Bovine TB, Agroforestry, Fishing post-Brexit
A new system of testing for TB in cattle, being trialled in Devon, could offer more accurate readings than the current authorised system.
Bovine Tuberculosis currently costs taxpayers £100 million a year. In 2016, 29,000 cattle were culled because of the disease, and up to 33,500 badgers have been culled this year in an attempt to stem its spread.
Defra requires cattle to undergo regular skin tests, to check for TB; animals that show up positive for the disease have to be culled.
Now, vet Dick Sibley is trialling a new approach, involving two additional steps, a blood test and faecal test: which he believes can provide a more accurate result, and therefore root out TB more thoroughly from a herd.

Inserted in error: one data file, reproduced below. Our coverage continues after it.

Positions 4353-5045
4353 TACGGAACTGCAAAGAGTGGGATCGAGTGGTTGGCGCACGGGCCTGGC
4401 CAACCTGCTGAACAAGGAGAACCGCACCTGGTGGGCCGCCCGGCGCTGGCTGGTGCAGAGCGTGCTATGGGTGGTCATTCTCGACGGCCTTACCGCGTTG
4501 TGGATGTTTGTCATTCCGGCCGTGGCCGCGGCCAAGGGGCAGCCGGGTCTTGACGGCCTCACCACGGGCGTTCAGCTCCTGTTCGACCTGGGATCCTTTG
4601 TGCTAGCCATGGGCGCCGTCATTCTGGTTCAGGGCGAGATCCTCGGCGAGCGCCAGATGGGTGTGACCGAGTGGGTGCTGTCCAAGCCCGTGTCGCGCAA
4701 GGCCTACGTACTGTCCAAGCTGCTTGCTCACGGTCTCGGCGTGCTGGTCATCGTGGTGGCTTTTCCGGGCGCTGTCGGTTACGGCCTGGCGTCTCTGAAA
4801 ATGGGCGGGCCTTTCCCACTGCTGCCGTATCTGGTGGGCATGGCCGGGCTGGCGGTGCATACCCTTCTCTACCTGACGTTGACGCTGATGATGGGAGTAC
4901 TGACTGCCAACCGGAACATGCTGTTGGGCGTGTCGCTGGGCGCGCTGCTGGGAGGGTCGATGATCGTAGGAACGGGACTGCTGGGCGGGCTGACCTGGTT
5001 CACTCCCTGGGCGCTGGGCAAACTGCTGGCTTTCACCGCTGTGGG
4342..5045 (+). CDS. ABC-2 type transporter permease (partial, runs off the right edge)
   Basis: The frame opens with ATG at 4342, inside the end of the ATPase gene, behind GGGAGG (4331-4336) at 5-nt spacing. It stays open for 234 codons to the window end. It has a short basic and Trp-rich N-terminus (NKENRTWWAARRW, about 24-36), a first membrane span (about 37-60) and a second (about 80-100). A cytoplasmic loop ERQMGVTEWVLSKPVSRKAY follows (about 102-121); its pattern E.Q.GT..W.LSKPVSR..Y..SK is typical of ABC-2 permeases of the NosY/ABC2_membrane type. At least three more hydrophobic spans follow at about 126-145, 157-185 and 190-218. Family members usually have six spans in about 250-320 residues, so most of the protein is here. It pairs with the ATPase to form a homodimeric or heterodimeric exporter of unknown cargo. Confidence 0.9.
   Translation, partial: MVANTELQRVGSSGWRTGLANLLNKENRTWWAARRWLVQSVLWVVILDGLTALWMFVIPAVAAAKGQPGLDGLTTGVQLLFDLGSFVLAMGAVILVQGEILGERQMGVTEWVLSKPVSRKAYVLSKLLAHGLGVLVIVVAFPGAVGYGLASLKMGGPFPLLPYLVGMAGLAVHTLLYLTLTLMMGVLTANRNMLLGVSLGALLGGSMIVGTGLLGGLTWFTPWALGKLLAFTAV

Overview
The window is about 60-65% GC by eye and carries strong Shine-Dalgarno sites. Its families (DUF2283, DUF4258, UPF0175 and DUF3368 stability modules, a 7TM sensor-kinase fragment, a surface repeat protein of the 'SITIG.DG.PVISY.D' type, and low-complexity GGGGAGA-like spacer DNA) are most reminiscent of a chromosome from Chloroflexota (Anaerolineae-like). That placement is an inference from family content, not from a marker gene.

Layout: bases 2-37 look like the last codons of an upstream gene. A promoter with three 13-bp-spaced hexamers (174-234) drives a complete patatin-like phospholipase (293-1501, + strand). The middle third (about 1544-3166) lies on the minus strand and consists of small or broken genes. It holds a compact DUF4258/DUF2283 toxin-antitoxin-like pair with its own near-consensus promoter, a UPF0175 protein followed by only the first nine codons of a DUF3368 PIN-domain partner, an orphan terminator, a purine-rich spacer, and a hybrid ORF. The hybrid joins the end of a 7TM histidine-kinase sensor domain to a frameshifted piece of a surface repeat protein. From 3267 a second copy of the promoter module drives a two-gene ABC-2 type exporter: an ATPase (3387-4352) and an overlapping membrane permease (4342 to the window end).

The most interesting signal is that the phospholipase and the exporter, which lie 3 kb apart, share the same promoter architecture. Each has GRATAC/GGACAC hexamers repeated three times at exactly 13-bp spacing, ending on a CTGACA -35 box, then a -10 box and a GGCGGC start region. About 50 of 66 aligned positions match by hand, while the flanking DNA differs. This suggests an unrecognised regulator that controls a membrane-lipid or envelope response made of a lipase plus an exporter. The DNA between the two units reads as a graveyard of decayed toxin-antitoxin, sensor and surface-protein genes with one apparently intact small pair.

We're talking about climate change in our programmes this week - an arena where farming is sometimes perceived as an all-round villain. Today though, some are finding ways of working that not only benefit the environment, but also improve animal welfare and, vitally, yields.
David and Helen Brass run the Lakes Free Range Egg company in Cumbria, and have won numerous awards for sustainability - including, earlier this year, the Business in the Community Environmental Leadership Award for work with forestry and cutting carbon. David took Caz Graham for a walk through their woodland, to explain how and why the environment has become one of their top priorities.
Fishing industry representatives are gathering this morning in London, to discuss the opportunities that Brexit offers the UK's fishing industry and coastal communities - as well as addressing issues they plan to raise with the Government. Anna Hill asked Barrie Deas, Chief Executive of the National Federation of Fishermen's Organisations, what their priorities are, ahead of March 2019.